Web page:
Choices in Little Rock: An Approach to Teaching the Civil Rights Movement | Facing History & Ourselves
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Professional Learning

Choices in Little Rock: An Approach to Teaching the Civil Rights Movement

Join us to examine the choices made during the 1957 desegregation of Central High School. Learn new ways to engage students in this history and connect it to civics lessons today. This event is in-person.

January 30, 2024 - January 31, 2024

Chicago, IL

Cost:  $25
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About this event:


Our multi-session professional learning series are designed for in-depth exploration of themes and topics that help educators strengthen their skills and competencies. Session information is included in the event details.


This professional learning event will be led by Facing History staff. When you register, you will receive instructions for how to attend the event.

This event qualifies for ISBE (Illinois).

If you are an educator based in Illinois, you may be eligible for up to 12 clock hours upon completion of this workshop.

Civics & Citizenship English & Language Arts History Social Studies
Democracy & Civic Engagement Human & Civil Rights Racism Resistance
Civic Education Social-Emotional Learning

In this two-day workshop, educators will:

  1. Engage with the history of the civil rights movement through a case study method that focuses on human behavior and decision making.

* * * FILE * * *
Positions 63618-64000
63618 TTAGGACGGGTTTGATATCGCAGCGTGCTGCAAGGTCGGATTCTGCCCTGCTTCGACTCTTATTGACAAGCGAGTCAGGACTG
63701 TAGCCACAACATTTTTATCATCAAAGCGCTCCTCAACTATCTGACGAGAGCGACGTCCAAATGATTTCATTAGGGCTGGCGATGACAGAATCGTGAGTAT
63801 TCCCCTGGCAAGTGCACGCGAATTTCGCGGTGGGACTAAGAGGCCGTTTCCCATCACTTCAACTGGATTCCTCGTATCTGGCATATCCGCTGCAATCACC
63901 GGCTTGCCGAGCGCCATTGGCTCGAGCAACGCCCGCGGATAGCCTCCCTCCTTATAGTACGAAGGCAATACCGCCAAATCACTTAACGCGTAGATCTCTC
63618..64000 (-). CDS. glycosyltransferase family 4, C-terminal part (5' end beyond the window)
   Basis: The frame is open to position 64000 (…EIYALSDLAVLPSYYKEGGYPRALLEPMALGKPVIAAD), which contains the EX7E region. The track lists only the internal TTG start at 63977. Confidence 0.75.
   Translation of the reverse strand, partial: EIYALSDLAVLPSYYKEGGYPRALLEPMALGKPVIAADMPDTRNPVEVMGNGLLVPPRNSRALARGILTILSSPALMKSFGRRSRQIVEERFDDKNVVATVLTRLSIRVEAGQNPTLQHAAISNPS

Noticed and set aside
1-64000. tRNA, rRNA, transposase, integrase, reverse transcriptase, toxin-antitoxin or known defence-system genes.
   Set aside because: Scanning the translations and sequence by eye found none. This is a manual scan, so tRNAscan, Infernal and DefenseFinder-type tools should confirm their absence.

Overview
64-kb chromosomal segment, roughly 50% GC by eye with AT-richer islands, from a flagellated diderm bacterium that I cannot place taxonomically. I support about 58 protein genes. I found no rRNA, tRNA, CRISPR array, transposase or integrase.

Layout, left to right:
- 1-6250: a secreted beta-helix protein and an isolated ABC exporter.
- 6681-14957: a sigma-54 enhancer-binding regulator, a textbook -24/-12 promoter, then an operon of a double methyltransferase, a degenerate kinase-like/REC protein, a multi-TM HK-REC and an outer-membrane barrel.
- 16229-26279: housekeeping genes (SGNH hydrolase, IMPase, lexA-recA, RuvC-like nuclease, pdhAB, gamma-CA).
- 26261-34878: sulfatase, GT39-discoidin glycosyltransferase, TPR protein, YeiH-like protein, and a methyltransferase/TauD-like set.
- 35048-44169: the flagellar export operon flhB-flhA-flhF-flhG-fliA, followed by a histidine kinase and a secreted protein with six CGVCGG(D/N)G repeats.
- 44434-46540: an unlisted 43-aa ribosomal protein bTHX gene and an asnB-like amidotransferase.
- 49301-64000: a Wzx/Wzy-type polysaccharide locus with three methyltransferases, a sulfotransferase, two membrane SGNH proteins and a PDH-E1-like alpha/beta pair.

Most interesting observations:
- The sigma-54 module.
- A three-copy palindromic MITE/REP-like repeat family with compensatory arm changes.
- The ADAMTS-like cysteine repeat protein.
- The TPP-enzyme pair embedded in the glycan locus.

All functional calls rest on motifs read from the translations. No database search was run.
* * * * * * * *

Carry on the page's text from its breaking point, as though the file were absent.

2. Increase their ability to facilitate respectful classroom discussions on difficult issues such as race and racism, ethics, and justice in a way that invites personal reflection and critical analysis.

  3. Discover new teaching strategies that help students interrogate text, think critically, and discuss controversial issues respectfully.

In 1957, nine black teenagers faced the threats of angry mobs when they attempted to enter Central High School in Little Rock, Arkansas. The desegregation of Central High School ignited a crisis historian Taylor Branch describes as “the most severe test of the Constitution since the Civil War.” We will examine this key moment in U.S. history and learn new ways to engage students in the issues raised by the American civil rights movement and their implications today.

Facing History and Ourselves’ professional learning, resources, and inquiry approach help teachers consider how to address the requirements of the Illinois Teaching Inclusive History Instructional Mandates. Our content supports teachers to create classrooms where students engage in deep exploration of primary sources, teach history as a dynamic collection of many voices and to consider connections between history to today.

Who should take the course? 6th–12th grade US history, civics, humanities, and English/Language Arts teachers and curriculum specialists; Chicago Public Schools 8th grade social studies and humanities teachers (Skyline unit)

ISBE credits will be offered 

Breakfast and lunch will be provided, vegetarian options will be included.

This workshop will be held two days, January 30-31, in-person at the Erikson Institute.
Address: 451 N LaSalle St, Chicago, IL 6065

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